Volume s1-11, Issue 3
  • ISSN: 0002-9637
  • E-ISSN: 1476-1645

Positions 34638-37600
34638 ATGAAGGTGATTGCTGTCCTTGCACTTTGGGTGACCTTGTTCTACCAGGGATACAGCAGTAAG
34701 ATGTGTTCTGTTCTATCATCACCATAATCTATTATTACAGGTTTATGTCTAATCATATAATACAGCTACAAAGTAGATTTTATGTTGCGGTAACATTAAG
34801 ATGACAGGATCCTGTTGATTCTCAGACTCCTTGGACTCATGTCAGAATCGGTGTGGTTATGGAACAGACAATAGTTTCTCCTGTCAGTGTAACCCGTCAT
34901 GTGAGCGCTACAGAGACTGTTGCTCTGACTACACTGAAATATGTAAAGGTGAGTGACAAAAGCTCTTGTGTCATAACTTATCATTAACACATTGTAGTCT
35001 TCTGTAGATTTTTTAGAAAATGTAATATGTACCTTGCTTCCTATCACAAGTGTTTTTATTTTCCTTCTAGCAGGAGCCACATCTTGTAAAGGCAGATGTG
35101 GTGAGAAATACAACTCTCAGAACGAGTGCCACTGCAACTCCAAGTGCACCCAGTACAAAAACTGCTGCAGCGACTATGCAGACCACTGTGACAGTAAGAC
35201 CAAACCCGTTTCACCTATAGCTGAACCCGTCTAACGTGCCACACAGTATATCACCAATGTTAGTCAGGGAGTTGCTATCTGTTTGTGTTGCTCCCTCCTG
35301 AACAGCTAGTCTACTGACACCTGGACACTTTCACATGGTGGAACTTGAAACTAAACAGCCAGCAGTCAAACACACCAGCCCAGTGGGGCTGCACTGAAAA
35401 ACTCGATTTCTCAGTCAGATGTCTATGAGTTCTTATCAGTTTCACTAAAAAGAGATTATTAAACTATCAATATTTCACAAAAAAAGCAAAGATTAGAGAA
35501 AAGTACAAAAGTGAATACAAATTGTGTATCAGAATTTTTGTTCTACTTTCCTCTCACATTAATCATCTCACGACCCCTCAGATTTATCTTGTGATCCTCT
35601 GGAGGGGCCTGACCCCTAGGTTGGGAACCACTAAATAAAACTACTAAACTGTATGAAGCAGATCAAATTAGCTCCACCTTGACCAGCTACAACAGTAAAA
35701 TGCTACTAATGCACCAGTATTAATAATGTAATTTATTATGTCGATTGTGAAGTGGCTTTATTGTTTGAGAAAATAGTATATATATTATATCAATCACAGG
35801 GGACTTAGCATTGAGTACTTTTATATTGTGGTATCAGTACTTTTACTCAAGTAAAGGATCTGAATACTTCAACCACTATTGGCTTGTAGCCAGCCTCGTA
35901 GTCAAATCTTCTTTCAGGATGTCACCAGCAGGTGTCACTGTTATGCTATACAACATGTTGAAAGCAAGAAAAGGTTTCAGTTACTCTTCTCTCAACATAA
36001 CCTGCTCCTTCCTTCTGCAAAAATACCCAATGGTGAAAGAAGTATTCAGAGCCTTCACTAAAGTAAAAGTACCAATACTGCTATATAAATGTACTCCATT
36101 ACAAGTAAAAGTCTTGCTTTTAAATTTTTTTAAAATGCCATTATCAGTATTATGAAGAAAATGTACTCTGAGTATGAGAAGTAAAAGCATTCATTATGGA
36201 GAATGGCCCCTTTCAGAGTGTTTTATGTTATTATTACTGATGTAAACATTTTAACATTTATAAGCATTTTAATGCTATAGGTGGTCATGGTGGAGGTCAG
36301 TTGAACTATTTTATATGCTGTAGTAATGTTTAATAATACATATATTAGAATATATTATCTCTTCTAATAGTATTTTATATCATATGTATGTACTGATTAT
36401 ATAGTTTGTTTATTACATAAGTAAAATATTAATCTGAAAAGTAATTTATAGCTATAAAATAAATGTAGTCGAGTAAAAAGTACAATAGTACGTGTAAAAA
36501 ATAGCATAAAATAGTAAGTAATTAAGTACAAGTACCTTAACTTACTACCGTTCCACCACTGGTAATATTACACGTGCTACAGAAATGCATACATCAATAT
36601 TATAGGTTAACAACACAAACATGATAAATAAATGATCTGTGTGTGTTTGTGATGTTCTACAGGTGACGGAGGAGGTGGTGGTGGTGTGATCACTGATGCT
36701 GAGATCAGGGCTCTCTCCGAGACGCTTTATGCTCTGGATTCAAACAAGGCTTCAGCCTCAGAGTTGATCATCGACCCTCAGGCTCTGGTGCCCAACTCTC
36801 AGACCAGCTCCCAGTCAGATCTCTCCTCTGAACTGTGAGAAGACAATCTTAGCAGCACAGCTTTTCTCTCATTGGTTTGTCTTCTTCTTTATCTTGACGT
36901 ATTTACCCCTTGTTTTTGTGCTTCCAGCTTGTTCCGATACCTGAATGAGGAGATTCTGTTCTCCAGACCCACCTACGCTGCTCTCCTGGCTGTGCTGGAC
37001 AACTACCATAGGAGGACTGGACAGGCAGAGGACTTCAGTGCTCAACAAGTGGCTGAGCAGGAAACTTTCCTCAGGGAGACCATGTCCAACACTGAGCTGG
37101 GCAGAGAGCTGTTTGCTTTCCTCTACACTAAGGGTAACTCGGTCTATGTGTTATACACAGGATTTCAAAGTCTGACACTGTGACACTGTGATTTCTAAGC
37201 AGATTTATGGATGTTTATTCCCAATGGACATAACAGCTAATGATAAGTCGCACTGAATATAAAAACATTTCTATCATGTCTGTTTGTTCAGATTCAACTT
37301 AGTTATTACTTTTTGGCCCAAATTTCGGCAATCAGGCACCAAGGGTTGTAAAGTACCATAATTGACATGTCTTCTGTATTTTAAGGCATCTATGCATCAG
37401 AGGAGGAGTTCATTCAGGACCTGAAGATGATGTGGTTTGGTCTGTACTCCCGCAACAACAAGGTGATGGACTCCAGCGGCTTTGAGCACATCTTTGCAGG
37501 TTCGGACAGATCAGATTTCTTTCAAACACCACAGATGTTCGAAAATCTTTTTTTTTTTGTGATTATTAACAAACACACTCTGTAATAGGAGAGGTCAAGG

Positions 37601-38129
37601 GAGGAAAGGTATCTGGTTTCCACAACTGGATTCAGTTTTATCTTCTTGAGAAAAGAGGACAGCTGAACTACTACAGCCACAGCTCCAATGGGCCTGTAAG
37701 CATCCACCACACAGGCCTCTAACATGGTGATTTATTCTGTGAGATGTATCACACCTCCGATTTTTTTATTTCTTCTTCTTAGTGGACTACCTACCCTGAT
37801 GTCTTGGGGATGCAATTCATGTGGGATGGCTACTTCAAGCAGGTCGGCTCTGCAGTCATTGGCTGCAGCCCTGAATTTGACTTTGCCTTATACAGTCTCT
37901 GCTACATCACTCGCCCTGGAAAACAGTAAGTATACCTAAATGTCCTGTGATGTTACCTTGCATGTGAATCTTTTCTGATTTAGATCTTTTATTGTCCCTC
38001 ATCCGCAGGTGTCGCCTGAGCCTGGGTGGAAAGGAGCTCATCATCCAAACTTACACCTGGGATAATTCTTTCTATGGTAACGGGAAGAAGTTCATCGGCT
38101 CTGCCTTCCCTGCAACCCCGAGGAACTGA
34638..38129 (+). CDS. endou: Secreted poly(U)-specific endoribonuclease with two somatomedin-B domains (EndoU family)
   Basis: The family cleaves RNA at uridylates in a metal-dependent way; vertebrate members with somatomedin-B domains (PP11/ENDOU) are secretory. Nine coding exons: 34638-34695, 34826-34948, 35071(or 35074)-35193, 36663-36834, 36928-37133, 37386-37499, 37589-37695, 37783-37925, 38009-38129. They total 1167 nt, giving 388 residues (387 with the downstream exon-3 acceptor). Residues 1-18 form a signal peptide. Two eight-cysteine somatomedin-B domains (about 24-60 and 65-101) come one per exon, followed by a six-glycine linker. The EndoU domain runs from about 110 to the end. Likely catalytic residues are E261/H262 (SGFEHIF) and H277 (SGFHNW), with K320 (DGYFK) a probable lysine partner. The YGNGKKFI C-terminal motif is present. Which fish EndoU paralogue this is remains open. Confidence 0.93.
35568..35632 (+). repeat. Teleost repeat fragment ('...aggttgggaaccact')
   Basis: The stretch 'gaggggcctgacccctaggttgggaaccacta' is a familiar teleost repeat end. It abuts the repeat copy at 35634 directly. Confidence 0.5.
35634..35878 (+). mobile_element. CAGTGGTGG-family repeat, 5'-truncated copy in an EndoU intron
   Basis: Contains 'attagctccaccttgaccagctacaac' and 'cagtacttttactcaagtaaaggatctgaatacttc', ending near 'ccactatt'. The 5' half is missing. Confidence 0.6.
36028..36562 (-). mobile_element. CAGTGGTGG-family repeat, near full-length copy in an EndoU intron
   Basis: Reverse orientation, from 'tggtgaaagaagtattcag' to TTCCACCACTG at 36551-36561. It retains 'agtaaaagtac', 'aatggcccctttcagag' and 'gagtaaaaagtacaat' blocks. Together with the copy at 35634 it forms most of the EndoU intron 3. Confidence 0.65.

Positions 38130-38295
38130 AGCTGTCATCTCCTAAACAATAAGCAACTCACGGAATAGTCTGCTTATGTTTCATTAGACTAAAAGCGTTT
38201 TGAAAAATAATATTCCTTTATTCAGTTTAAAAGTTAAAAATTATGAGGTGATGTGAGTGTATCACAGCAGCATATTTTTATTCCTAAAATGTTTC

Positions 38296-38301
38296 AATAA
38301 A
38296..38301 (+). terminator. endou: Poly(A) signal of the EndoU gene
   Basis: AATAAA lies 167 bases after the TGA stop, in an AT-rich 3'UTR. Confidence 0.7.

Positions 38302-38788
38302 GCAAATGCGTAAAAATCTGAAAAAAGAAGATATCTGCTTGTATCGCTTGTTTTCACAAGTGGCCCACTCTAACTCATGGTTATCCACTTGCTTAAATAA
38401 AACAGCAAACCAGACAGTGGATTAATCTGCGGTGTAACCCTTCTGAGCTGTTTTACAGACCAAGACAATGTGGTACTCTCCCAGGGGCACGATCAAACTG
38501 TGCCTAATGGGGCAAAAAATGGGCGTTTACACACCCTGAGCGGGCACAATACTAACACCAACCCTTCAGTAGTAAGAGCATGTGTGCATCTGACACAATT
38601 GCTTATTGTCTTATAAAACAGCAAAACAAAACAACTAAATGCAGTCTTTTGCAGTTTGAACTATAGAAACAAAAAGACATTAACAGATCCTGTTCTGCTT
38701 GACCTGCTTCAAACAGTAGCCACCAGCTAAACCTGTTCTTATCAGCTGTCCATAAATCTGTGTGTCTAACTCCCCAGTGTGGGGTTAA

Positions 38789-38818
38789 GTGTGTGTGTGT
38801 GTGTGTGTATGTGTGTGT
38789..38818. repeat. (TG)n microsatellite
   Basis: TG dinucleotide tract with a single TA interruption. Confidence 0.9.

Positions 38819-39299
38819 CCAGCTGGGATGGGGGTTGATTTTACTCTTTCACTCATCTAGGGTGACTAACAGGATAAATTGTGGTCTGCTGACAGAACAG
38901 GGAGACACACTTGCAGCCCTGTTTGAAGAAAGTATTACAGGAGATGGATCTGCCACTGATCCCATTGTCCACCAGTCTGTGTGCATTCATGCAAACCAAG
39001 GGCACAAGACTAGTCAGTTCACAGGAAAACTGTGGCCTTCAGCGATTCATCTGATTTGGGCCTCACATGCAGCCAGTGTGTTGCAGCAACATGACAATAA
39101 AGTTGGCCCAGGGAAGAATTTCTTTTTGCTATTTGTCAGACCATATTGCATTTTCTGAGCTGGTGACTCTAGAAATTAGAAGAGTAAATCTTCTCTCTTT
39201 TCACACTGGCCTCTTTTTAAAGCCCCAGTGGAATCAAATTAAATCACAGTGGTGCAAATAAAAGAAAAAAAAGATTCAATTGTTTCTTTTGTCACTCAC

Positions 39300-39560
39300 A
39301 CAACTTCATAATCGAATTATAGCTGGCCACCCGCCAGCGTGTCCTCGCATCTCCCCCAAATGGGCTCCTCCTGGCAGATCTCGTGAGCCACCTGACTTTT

In the course of the research on yellow fever at the Institute of Tropical Hygiene at Amsterdam (1), the question arose also with us about the relationship between yellow fever and dengue. At first we were struck by the great resemblance to dengue, as regards temperature-chart and the subjective symptoms in a case of laboratory infection with yellow fever. Later on we found that a remarkable difference exists between adult cynomolgi and nemestrini from the Malay Archipelago, that as a rule appeared to be resistant against the yellow fever virus (the so called “souche française” from Dakar) and adult rhesi from the Northern part of India, who were extremely susceptible. And lastly, this same difference appeared to exist between adult Indian cynomolgi and very young animals of the same species, which we found just as susceptible as the rhesi. Especially the latter fact seemed to plead for an immunity acquired during life.


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